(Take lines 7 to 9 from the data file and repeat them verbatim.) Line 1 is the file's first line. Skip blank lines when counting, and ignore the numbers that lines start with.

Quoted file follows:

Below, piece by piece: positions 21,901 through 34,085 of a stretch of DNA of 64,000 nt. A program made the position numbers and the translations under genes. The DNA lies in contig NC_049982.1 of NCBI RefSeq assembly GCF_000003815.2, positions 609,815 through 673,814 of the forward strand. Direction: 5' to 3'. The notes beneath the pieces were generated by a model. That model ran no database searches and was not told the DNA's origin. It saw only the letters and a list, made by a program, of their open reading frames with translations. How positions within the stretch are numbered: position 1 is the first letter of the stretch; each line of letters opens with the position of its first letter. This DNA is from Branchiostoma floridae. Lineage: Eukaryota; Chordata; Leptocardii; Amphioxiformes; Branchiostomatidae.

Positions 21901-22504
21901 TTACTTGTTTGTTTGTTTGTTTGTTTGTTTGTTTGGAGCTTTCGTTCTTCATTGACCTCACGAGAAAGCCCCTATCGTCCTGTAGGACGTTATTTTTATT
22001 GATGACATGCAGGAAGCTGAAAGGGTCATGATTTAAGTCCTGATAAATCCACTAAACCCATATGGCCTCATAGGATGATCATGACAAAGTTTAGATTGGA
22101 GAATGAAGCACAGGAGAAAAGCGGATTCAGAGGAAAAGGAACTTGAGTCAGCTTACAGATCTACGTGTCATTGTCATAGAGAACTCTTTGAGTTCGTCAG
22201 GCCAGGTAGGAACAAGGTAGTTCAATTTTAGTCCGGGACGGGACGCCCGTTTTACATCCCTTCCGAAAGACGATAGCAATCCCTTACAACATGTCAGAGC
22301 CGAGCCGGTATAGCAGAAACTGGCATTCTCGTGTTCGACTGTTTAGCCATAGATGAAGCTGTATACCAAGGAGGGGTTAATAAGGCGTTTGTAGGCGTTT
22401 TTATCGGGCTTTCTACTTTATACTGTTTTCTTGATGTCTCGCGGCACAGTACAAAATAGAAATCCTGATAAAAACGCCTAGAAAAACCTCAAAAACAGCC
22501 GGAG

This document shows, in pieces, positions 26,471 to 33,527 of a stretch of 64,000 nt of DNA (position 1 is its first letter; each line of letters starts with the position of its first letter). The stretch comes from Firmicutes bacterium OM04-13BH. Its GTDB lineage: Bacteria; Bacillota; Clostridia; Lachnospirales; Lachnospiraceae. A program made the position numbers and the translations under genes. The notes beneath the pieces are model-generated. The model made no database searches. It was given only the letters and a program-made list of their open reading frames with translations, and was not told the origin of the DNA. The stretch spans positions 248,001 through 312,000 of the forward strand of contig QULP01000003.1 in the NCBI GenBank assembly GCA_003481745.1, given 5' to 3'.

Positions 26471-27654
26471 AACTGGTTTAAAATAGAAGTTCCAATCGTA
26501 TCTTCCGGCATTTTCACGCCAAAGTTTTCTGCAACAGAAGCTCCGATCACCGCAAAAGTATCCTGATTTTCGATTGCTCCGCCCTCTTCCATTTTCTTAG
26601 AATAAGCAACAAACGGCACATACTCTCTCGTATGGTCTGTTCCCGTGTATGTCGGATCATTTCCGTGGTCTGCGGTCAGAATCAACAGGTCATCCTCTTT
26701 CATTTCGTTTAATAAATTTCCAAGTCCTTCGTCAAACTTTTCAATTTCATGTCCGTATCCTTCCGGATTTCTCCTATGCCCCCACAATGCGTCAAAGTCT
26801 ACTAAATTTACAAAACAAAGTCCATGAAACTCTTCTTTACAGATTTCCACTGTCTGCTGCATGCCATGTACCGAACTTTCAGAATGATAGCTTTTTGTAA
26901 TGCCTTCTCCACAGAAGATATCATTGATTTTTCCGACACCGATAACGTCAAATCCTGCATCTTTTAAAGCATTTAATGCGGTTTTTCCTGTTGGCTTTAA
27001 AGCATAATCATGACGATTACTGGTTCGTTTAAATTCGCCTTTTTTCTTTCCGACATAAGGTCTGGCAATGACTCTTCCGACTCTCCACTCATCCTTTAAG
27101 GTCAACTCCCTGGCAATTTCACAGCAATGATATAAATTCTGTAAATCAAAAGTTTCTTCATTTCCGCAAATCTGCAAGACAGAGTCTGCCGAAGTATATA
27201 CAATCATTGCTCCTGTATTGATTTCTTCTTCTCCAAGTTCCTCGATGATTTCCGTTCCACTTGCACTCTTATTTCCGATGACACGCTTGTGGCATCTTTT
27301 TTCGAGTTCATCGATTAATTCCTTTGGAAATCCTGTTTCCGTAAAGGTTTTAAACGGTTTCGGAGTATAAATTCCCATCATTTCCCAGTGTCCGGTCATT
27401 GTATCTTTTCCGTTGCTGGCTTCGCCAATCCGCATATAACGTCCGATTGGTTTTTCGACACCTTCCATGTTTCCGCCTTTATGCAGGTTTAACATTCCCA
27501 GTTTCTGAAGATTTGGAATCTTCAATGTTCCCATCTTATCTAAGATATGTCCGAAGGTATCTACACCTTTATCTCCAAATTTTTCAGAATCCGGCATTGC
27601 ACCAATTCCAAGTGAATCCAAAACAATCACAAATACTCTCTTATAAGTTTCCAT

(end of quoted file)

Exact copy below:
22301 CGAGCCGGTATAGCAGAAACTGGCATTCTCGTGTTCGACTGTTTAGCCATAGATGAAGCTGTATACCAAGGAGGGGTTAATAAGGCGTTTGTAGGCGTTT
22401 TTATCGGGCTTTCTACTTTATACTGTTTTCTTGATGTCTCGCGGCACAGTACAAAATAGAAATCCTGATAAAAACGCCTAGAAAAACCTCAAAAACAGCC
22501 GGAG